NFC: What might some of those
Stewart: One of the major areas at the
moment is who makes what decisions. It's a real change
for principals who are accustomed to making a lot of
decisions. For example, traditionally principals would
review the curriculum and change it, in order to help the
students within district guidelines. Now their role has
changed and they're not sure exactly where some of these
decisions should be made.
NFC: Have they moved into the area of evaluation of
Stewart: No. I think
in some informal way they might, but if you're talking
about a formal evaluation the answer is no.
NFC: How do they select the
Stewart: That's up to each school
site. They have to write that down in their charter. In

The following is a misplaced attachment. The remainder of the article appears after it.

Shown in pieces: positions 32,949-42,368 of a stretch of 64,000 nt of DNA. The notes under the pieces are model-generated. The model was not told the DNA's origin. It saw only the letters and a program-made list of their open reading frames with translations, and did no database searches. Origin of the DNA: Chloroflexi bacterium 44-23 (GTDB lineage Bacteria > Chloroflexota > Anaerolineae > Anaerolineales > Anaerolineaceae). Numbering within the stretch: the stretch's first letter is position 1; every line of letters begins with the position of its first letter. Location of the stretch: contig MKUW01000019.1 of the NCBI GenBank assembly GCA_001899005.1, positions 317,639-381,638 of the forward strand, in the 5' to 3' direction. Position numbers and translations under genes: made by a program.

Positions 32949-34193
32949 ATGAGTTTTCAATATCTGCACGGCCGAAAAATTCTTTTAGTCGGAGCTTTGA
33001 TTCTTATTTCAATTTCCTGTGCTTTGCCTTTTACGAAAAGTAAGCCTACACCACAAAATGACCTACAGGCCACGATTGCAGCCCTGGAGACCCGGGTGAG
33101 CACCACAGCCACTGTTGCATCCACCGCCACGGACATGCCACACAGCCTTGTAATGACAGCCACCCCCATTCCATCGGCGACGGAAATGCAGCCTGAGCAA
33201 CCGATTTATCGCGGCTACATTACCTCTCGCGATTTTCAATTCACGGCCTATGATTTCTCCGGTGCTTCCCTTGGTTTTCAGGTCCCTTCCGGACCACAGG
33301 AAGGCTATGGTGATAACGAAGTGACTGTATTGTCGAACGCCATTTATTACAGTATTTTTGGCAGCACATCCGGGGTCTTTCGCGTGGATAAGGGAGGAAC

one of our high schools they do it by the different
groups who belong. Since we have such diversity in ethnic
groups we try to make sure that's included.
NFC: Where do you see these site councils
going? Five years from now what would be your
Stewart: My hope would be that we
would decentralize more decisions and have councils that
work well together. Councils that have more control of
school budgets, are really concerned about the kids and
how they can further education, and keep them, care for
them. Councils that have done some research and are
willing to explore new ways of teaching kids and not
afraid of making mistakes.
NFC: Can you tell me about the Teaching and
Stewart: The Teaching and Learning Committee will
serve as a filter and advisory group for initiatives
related to restructuring and improving teaching and
learning through site-based management and shared
decision-making. All initiatives indicating significant
changes at a school must go through the Teaching and
Learning Committee for comment before going to the board.